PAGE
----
Thanks
mhdeaton
Posted : Wednesday, March 01, 2006 8:04:34 PM
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EVEN BETTER is to do the same as above and then look for the bottom slope sorted by visual slope then you just scan and look for the flat top.. all the posatives are ascending slopes...works very well.

Mark

Craig_S
Posted : Wednesday, March 01, 2006 9:24:49 PM


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Glad to hear it. You can do the same thing by sorting by my PCFs and it may be quicker. Which ever works for you!

- Craig
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bustermu
Posted : Thursday, March 02, 2006 6:41:38 AM
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QUOTE (Craig_S)
LR lines cannot be drawn on just the highs or lows.


Craig,

Please construct an invisible Custom Indicator with the PCF:

H

Please check "Plot using price scale". Now, place a LR Line on this Indicator. The result is an LR Line on just the highs.

Long day?

Thanks,
Jim Murphy
Craig_S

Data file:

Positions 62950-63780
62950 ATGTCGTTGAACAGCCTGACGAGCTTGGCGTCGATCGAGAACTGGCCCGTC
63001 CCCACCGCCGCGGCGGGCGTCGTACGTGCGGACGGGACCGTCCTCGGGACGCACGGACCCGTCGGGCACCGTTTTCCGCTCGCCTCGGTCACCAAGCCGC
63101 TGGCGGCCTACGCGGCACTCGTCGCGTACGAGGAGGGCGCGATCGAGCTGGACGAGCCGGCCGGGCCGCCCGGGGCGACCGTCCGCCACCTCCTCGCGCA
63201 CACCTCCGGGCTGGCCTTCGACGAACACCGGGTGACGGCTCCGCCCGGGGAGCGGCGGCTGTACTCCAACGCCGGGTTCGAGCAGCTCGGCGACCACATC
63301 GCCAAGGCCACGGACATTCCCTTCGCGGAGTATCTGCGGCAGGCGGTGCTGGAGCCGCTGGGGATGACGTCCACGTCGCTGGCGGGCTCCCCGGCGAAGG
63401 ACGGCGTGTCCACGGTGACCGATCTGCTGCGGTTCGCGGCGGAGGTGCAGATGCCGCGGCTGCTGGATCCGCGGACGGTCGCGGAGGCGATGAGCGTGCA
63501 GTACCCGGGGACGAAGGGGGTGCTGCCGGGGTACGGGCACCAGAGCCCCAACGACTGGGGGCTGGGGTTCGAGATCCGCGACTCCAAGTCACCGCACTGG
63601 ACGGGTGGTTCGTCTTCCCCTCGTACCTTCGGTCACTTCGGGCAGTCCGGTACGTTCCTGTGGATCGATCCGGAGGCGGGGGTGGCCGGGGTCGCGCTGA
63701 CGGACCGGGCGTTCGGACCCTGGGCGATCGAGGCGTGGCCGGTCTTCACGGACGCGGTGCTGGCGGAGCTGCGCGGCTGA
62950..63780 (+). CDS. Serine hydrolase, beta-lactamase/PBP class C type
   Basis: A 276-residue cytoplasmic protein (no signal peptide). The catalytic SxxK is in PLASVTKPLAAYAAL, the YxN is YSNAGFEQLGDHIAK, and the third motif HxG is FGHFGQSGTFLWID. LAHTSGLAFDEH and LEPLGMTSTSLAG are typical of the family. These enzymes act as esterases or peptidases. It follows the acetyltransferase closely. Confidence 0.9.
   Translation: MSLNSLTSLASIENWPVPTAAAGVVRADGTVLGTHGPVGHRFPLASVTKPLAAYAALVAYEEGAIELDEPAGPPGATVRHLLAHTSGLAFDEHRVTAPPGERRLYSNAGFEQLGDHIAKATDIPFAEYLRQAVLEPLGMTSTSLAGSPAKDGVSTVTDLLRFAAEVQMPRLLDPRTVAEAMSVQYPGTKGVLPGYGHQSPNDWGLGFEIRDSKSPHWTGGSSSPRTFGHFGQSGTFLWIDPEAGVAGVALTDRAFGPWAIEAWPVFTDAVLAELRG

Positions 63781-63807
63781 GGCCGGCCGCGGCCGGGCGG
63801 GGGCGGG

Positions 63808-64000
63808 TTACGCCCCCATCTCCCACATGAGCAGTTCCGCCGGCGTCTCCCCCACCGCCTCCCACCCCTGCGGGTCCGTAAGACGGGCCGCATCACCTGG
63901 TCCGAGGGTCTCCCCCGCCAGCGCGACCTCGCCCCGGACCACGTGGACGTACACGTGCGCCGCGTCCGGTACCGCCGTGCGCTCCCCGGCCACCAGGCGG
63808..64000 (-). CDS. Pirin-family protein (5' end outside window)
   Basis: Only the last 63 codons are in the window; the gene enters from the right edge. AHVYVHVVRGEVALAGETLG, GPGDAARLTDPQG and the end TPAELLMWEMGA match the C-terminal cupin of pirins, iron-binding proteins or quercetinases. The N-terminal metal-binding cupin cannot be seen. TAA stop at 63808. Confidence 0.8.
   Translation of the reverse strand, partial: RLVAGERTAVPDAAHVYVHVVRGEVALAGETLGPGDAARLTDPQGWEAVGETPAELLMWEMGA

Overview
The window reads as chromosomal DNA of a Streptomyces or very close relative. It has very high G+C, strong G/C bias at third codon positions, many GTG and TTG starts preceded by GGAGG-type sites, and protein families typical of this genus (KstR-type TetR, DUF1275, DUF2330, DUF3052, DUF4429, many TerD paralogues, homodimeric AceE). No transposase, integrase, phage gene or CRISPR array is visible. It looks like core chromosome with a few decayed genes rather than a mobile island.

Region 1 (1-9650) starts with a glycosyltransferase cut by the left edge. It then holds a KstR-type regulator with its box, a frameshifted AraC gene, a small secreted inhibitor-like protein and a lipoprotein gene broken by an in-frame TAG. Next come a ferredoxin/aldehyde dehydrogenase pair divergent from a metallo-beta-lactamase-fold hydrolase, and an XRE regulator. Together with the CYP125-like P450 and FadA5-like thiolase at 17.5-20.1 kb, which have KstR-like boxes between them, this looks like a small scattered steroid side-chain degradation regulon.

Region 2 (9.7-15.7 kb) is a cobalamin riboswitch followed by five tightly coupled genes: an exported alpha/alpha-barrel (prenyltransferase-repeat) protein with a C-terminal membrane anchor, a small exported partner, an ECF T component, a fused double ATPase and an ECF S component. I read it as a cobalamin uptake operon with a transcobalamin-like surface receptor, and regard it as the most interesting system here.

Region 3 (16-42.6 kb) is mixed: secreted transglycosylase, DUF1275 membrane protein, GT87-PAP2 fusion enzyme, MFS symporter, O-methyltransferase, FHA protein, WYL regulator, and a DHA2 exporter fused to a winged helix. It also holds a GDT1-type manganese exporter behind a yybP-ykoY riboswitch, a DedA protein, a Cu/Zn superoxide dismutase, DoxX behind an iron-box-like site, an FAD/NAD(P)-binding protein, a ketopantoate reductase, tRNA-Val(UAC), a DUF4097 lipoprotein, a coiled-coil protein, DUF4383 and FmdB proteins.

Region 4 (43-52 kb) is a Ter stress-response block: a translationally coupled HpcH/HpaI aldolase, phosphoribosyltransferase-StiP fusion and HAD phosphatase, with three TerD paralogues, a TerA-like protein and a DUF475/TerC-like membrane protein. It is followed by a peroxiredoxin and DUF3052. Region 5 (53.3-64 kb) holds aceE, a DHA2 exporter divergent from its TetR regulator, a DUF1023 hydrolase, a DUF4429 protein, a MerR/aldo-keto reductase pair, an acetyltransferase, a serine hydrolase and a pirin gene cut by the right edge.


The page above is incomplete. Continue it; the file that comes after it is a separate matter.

Posted : Thursday, March 02, 2006 7:12:57 AM


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No, not a long day.

My statement is true. You cannot draw a LR on just the highs and lows.

You solution is to draw an LR on a custom indictor of the highs.

The LR is on a custom indicator.

- Craig
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bustermu
Posted : Friday, March 03, 2006 3:56:38 AM
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QUOTE (Craig_S)
My statement is true. You cannot draw a LR on just the highs and lows.


Craig,

Maybe you cannot draw an LR Line on just the highs and the lows, but we can certainly can draw an LR Line for just the highs or just the lows. I think maybe what you are saying is that you cannot apply the built in LR Line to an indicator without producing the indicator (maybe invisible) first. Right?

Anyway, I believe it more instructive to tell users how to plot a curve they may want than just telling them essentially how they cannot do it. Maybe not. Many would certainly disagree with me in a classroom environment at least.

Thanks,
Jim Murphy
bustermu
Posted : Friday, March 03, 2006 4:03:55 AM
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QUOTE (Doug_H)
The standard plotted linear regression lines in TeleChart are based on the closing price of the latest downloaded price bar. For triangles, you're looking at highs and lows.

Here is a linear regression formula for a 20 day period:

AVGC20 + 9.5 * (9.5 * C + 8.5 * C1 + 7.5 * C2 + 6.5 * C3 + 5.5 * C4 + 4.5 * C5 + 3.5 * C6 + 2.5 * C7 + 1.5 * C8 + 0.5 * C9 - 0.5 * C10 - 1.5 * C11 - 2.5 * C12 - 3.5 * C13 - 4.5 * C14 - 5.5 * C15 - 6.5 * C16 - 7.5 * C17 - 8.5 * C18 - 9.5 * C19) / 665